Here’s a question I’ve been getting a lot since the beginning of the year: Are the current round of airfare hikes justified?
Sure, energy prices are rising with the turmoil in the Middle East. Jet fuel prices are up more than 50 percent from a year ago.
But don’t airlines hedge their fuel purchases? (Hedging allows airlines to pre-pay for their fuel, offsetting the risk of higher prices.)
With airline ticket prices up by an average of more than $50 since the beginning of the year, are carriers just trying to cover their increased costs — or are they exploiting our expectations that ticket prices will rise, when, in fact, they have no reason to?
At least not yet.
Read more “Weekend survey: Are the latest fare hikes fair?”
If you’ve ever asked yourself, “What will they think of next?” then here’s one possible answer: How about an airline ticket price that rises or falls with the price of fuel?
Sound far-fetched? Yes, but that isn’t stopping Allegiant Air from proposing it. Buried deep within a recent letter to the Transportation Department (PDF), the no-frills carrier drops a bombshell.
“Allegiant is considering a new pricing option for use on its website,” writes its chairman, Maurice J. Gallagher, Jr. “When making a purchase, consumer would be able to choose between a traditional “locked in” fare that would not fluctuate, and a lower fare that could change before the date of travel. That lower fare could be reduced further or could increase (up to a set maximum that would be clearly disclosed) depending on changes in fuel price between the booking and travel dates.”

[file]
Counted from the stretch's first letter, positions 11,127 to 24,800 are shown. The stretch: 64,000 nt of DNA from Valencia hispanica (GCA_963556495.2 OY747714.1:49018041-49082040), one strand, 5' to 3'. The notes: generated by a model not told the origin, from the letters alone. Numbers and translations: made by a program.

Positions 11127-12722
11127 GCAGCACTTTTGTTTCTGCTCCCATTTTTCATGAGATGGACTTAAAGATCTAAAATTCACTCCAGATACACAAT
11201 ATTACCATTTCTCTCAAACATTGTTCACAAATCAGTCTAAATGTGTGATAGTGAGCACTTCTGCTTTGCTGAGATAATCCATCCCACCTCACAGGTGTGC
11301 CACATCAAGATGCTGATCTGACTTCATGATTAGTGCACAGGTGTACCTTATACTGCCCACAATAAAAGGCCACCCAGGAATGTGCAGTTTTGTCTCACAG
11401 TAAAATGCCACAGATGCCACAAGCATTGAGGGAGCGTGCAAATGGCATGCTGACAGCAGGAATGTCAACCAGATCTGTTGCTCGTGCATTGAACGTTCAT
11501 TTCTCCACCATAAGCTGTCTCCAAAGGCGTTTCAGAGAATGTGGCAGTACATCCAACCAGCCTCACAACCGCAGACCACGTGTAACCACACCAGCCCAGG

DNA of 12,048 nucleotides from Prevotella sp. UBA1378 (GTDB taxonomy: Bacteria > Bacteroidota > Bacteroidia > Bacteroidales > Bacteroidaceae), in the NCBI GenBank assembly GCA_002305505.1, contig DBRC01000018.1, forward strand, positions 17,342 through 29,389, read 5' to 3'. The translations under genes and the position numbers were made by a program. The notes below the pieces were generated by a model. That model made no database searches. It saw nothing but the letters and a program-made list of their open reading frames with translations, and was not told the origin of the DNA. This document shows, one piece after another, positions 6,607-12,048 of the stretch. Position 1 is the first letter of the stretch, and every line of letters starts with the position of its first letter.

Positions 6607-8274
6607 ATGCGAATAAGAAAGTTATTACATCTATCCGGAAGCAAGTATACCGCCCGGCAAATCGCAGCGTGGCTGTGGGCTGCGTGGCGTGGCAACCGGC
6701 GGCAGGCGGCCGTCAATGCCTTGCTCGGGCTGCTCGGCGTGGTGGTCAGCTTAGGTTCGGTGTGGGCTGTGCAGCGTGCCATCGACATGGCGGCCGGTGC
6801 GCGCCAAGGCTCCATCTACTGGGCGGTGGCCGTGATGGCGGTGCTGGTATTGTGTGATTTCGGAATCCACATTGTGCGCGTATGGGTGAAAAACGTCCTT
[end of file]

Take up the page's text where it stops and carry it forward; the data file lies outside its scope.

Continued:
In other words, Allegiant is prepared to offer you a cheaper ticket if you assume the risk of fluctuating oil prices. If energy prices rise, so does the cost of your transportation. If they fall, you could save money.
Read more “Ridiculous or not? Allegiant proposes new airfare that changes before the date of travel”
The Bureau of Transportation Statistics has some fresh numbers this morning that suggest airlines are no longer spending a fortune on fuel. Last August, domestic carriers spent an average of $2.02 per gallon on fuel — up from $1.90 a gallon the previous month, but down dramatically from the $3.54 in August 2008.
Given that fuel prices — which, after all, were the excuse for adding more fees — seem to be under control, what’s wrong here?
Why are carriers like Southwest posting losses?
Read more “If fuel costs are under control, then why are airlines stalling?”